Project description:SHFV is a member of a new virus family which includes the genus arterivirus. We have cloned and sequenced 6,314 nt from the 3' end of the SHFV genome. This sequence encompasses nine complete ORFs which is three additional ORFs as compared to the other arteriviruses. We have numbered these ORFs 2a, 2b, 3, 4, 5, 6, 7, 8 and 9. At the 5' end of this sequence is a partial ORF (ORF 1b) of 1590 nt and at the 3' end is a poly(A) tract preceded by a 76 nt noncoding region. The coding capacity for each of the SHFV ORFs as well as the potential mass, pI and number of N-linked glycosylation sites for each of the encoded peptides was determined.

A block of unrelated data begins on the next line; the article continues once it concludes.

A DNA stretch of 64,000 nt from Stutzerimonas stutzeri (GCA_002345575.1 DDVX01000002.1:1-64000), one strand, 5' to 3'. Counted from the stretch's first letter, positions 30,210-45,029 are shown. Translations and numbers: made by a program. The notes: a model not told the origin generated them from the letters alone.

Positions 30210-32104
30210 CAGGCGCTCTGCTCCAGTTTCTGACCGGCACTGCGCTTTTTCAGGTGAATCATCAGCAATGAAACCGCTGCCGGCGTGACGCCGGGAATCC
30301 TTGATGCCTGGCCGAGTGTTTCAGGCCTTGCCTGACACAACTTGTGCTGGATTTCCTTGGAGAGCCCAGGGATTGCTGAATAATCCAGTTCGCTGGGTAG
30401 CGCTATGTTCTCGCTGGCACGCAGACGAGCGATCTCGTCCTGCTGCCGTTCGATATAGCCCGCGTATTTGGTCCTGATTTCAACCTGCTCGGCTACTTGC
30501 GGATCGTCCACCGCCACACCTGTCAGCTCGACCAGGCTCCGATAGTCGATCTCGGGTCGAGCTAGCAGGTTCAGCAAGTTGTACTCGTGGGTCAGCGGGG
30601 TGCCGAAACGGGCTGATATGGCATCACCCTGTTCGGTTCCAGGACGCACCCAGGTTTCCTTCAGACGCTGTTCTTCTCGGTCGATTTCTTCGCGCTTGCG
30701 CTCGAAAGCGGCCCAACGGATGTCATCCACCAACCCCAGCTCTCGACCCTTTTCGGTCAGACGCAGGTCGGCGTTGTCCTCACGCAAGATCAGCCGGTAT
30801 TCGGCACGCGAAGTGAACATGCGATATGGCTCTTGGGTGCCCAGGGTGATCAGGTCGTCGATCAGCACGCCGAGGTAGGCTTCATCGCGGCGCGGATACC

Project description:Key biological properties such as high genetic diversity and high evolutionary rate enhance the potential of certain RNA viruses to adapt and emerge. Identifying viruses with these properties in their natural hosts could dramatically improve disease forecasting and surveillance. Recently, we discovered two novel members of the viral family Arteriviridae: simian hemorrhagic fever virus (SHFV)-krc1 and SHFV-krc2, infecting a single wild red colobus (Procolobus rufomitratus tephrosceles) in Kibale National Park, Uganda. Nearly nothing is known about the biological properties of SHFVs in nature, although the SHFV type strain, SHFV-LVR, has caused devastating outbreaks of viral hemorrhagic fever in captive macaques. Here we detected SHFV-krc1 and SHFV-krc2 in 40% and 47% of 60 wild red colobus tested, respectively. We found viral loads in excess of 10(6)-10(7) RNA copies per milliliter of blood plasma for each of these viruses. SHFV-krc1 and SHFV-krc2 also showed high genetic diversity at both the inter- and intra-host levels. Analyses of synonymous and non-synonymous nucleotide diversity across viral genomes revealed patterns suggestive of positive selection in SHFV open reading frames (ORF) 5 (SHFV-krc2 only) and 7 (SHFV-krc1 and SHFV-krc2). Thus, these viruses share several important properties with some of the most rapidly evolving, emergent RNA viruses.